- The fingerprint sensor is more than a gimmick: Much like Android’s Face Unlock, in its early stages the iPhone 5S’s fingerprint sensor might be seen as a party trick rather than as a useful security tool. Concerns have also been raised about secret government databases of iPhone user fingerprints, as well as the problems that occur when fingers have been shriveled by the cold or the shower. We’ll have to wait and see how the technology develops, but using your fingerprint instead of a code to access your phone is just the start. When working in tandem with iBeacon, Apple’s answer to Near-Field Communication technology, it might not be long before we’re able to make secure purchases in stores without ever having to wait in line at a cash register. (Unfortunately mobile app developers can’t access the fingerprint function…yet.)
- The improvements are awesome: We’ll be discussing some of these in the coming weeks, but suffice it to say that the new motion sensor, 64-bit processing, and new camera (with slow-motion and low-light capabilities) are all unassailably cool.
If you’re of a certain age, there are a few things about the digital revolution that you could probably do without. “Selfies,” for example – or fake selfies, or Geraldo selfies, or Korean selfies, or selfies-on-a-stick – are probably high on your list, along with the accompanying “duck face” and misspelled captions.
Perhaps not quite as annoying as that (but still pretty annoying) is the incessant stream of other people’s food that we’re subjected to in our social media news feeds. We’re not entirely sure where, when, or why filtered photographs of somebody else’s steaming plate of bibimbap became a thing, but by now the trend seems to be more or less unstoppable.
If you can’t beat ‘em, join ‘em, seems to be the motto behind a new free mobile app called Feedie, which hopes to take all those foodie pics and turn them into charity. It works like this: if you take a photo of a particular dish at any of the forty-seven participating restaurants and then post it to your social network of choice (Google+, Facebook, Twitter, or FourSquare), that restaurant will donate money to The Lunchbox Fund, a nonprofit organization that nobly provides food security to impoverished children. And it’s not an insignificant amount of money, either: one uploaded Feedie pic will trigger a donation that will cover one meal for one child.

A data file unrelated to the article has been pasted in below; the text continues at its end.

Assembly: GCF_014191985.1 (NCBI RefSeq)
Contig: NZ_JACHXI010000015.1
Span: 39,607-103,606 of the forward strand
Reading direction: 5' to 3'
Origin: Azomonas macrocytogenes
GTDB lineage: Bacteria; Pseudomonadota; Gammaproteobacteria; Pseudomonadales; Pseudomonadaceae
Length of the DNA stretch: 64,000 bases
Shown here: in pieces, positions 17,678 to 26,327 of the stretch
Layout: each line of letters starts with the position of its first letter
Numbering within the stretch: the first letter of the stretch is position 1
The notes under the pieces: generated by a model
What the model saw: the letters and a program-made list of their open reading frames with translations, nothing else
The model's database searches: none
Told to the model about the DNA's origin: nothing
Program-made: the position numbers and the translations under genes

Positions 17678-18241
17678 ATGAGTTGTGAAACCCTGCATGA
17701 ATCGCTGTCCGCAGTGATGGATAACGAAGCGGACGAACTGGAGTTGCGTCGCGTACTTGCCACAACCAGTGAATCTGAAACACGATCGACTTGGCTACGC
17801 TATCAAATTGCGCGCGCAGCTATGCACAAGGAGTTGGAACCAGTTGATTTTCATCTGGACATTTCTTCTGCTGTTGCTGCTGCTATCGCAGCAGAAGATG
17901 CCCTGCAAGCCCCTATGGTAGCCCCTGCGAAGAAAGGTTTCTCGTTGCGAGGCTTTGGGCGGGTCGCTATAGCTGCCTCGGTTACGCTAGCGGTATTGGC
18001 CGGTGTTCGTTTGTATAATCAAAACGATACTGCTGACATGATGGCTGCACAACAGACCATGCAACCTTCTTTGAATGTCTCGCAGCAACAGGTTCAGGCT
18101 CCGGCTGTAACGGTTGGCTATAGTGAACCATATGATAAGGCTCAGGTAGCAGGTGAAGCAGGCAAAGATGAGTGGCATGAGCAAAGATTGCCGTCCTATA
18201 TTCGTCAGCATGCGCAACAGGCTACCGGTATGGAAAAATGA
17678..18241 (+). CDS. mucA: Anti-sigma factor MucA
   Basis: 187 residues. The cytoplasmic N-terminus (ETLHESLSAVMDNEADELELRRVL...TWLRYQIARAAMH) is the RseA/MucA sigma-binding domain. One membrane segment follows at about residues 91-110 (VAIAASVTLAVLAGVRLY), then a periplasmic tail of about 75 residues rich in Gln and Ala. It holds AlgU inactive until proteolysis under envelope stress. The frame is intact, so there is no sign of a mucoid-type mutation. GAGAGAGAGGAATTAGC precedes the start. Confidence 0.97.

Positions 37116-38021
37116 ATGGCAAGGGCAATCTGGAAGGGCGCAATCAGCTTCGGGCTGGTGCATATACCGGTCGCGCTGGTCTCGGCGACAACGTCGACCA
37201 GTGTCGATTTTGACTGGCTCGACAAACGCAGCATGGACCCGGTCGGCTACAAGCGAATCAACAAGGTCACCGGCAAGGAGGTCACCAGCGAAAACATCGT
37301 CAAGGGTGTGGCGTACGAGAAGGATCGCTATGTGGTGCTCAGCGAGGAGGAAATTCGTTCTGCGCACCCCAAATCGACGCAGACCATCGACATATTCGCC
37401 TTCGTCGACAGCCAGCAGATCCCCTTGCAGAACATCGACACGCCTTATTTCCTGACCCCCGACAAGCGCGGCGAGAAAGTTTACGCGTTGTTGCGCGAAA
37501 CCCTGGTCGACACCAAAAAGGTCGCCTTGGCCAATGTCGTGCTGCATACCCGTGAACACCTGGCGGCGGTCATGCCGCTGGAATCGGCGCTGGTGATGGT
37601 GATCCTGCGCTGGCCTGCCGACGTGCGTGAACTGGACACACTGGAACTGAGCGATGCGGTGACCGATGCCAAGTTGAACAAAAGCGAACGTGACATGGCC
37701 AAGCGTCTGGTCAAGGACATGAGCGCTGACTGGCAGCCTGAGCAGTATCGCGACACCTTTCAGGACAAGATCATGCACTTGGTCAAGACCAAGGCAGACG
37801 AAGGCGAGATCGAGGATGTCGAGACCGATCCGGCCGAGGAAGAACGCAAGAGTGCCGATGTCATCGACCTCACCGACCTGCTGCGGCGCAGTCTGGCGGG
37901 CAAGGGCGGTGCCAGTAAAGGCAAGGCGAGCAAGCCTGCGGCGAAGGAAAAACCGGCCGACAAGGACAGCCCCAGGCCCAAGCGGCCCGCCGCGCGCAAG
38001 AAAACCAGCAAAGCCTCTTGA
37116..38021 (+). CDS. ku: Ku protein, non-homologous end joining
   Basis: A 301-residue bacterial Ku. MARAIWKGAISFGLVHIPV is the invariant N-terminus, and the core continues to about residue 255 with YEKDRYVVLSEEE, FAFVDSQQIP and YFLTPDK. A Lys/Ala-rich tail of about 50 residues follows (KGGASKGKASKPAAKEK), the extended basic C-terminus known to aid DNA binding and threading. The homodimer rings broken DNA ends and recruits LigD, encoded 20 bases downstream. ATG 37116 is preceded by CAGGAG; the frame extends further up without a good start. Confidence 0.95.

Of course, we’re not just writing about Feedie because it’s a cool app, which it very definitely is. We’re writing about it because of its innovative approach to advertising and philanthropy. Feedie takes the pre-existing phenomenon of food photography and channels it into the very virtuous goal of feeding hungry children, while providing free advertising to restaurants that choose to participate in the program. As of this writing, a total of 326 meals have been provided to hungry children, and that’s a full month before its official debut at the Lunchbox Fund’s annual gala on October 9th.
We’re naturally delighted whenever a mobile app does something new, especially when that something is as innovative as Feedie. Now if only someone could think up a way to monetize selfies, we could cure all the ills of the world.
Last January Apple went on the hunt for a writer to make Siri a more engaging conversationalist, and if Tumblr tags like “Sassy Siri” are any indication, that writer has been doing his job pretty well. But if you’re really looking to get a rise out of her, try asking her about Google Glass.
To get Google Glass’s attention, the user speaks the phrase “Okay Glass”. Saying that to Siri will elicit a range of responses, each a bit sassier than the next. Her responses include “I think the Glass is half empty,” “I’m not Glass, and I’m fine with that,” “Stop trying to strap me to your forehead, it won’t work,” and “Just so you know, I don’t do anything when you blink at me.”
Apparently there are more and sassier comebacks in store for the iOS 7 version of Siri that’s due out next month if rumors are to be believed, but Siri’s sass is indicative of an underlying and ongoing discussion over the future of wearable tech. While it’s a fantastic piece of technology, Google Glass is suffering backlashes from privacy advocates and fashionistas alike as it tries to gain ground in the marketplace. The fact that athletes and others have been wearing their tech on their arms and wrists seems to make Apple’s push for the iWatch something of a safer bet.
Still, Siri is maturing, and while I’ve been using “she” and “her” thus far in this post, the iOS 7 version of Siri will come with the option of a male voice. (Strangely, this option has been available for foreign languages for a while.) Siri will also be undergoing some cosmetic changes in iOS 7, including a translucent skin, and initial reports also seem to suggest that she pulls up her results a lot faster than she did in previous OS iterations.
Of course, we’re still a long way away from the flirtatious computer voice in Star Trek, but the fact that Apple’s giving Siri the love she needs is good news for iPhone users everywhere.